Adams Papers

From John Quincy Adams to Louisa Catherine Johnson Adams, 6 February 1807

Washington 6. Feby 1807.

My dear Louisa.

Your letter of 26. Jany: enclosing one to your Mamma, reached me the same day that I wrote you last—I have myself no objection to the publication of my lines in the Anthology; but as they were address’d to your Sister, they belonged to her more than to me, you must answer for the printing to her—I know not that she would take any displeasure from it, and suppose you had reason for presuming on her consent as well as mine.

We have got another prisoner arrived here from New-Orleans; who as well as the two others who were here before, Bollman and Swartwout, applied yesterday to the Supreme Court now sitting, for writs of Habeas Corpus, to obtain their discharge—The Court I believe are upon the subject now—The Ladies sympathise much with Swartwout, who is a genteel young man—One of his brothers from New-York is also here; and was at the Ball last Evening—I was not there; but this morning, the possession of him was so warmly contested between two of the young Ladies at Breakfast, that I conclude he must be a person of formidable accomplishments.

Mrs: Hellen is quite unwell; but I hope from no alarming cause—The other Ladies were all well enough to attend the Ball last Evening; and are to be this Evening at a party, at Mrs: Delaney’s.—

We had snow the greater part of last Night, and this day we have a furious North-West Wind, which has just blown down one of our windows in the Senate chamber. We thought at first that the whole building was tumbling about our heads, and began to scamper in a manner which would have made a good subject for a caricature Painter—We soon discovered however that it was only a false alarm.

The enclosed lines may perhaps afford you some Amusement—They were written in consequence of the writer’s meeting in Company a young Lady, rather more than usually undress’d—You will not mistake their object—I suppose it may be one mode of exciting Ladies to Reflection, to describe the effects which their exhibitions have a tendency to produce upon Sensation.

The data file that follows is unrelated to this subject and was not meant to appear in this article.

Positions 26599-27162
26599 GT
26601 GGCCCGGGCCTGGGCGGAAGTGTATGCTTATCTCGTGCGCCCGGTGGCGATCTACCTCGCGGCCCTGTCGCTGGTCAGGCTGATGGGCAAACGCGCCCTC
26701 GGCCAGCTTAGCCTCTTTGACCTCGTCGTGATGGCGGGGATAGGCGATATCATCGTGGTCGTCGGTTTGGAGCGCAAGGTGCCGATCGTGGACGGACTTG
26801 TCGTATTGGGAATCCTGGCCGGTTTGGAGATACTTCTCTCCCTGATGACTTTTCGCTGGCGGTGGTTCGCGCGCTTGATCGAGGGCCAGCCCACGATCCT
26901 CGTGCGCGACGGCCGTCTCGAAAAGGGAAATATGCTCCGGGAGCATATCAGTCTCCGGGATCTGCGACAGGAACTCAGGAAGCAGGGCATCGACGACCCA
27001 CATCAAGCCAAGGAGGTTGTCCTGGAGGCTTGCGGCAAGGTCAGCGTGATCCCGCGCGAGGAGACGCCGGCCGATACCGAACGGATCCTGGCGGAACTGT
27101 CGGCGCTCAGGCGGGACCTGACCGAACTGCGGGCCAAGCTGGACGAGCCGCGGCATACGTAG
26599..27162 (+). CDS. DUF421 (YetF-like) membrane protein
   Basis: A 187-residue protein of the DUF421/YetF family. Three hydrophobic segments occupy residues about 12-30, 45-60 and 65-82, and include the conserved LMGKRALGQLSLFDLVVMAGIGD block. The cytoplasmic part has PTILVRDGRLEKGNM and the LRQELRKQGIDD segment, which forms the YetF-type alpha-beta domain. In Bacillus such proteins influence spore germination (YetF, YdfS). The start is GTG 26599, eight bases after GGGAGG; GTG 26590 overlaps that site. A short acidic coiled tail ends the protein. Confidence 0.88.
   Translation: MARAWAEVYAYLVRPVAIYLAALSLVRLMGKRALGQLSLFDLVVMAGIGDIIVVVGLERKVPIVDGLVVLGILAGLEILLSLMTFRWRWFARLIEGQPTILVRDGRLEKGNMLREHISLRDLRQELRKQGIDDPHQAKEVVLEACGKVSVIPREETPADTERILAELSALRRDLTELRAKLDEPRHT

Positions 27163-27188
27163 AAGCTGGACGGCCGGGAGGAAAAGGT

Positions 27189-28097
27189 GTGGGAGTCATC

My dear Boys—I bear them constantly in my heart, and hope you always remind them of their father’s Affection when he writes—I am glad to hear John is a good boy, and was charmed with the assurance of it under his own hand.

It blows such a hurricane that I scarcely know how I shall get home—The Senate have adjourned before two O’Clock; having nothing to do.

Most Affectionately your’s.

John Q. Adams



To Miss

In full Un-dress at a Ball.

When first, in Eden’s flowery dell

Our Grandam Eve was fram’d,

She was, as holy legends tell,

Though naked, not asham’d.

But when the Serpent’s subtle head

Had brought her to disgrace;

When Innocence and Bliss were fled—

The fig-leaf took their place.

Still the more guilty she became,

She show’d herself the less;

And thenceforth nakedness was shame,

And Innocence was—Dress.

But soon, her daughters shall again

Like Eve, before the fall,

Concealment of themselves disdain

And stand display’d to all.

Soon, venom’d Envy’s search defy,

Undaunted and unblam’d;

Soon dare the keenest critic’s eye;

“Though naked, not asham’d.”

For one, shall niggard beauty save?

For one, her treasures spare?

No!—free, be all that Nature gave,

And common as the air!

No more, each lovely limb to mould

Shall Fancy’s aid require—

No more, mysterious gems infold

The blossoms of Desire.

Already, Sally now reveals

To view, Neck, Arms and Breast;

While a bare spider’s web conceals,

And scarce conceals the rest.

Dear Sally! let thy heart be kind—

Discover all thy charms—

Fling the last fig-leaf to the wind,

And snatch me to thy arms!

MHi: Adams Papers.

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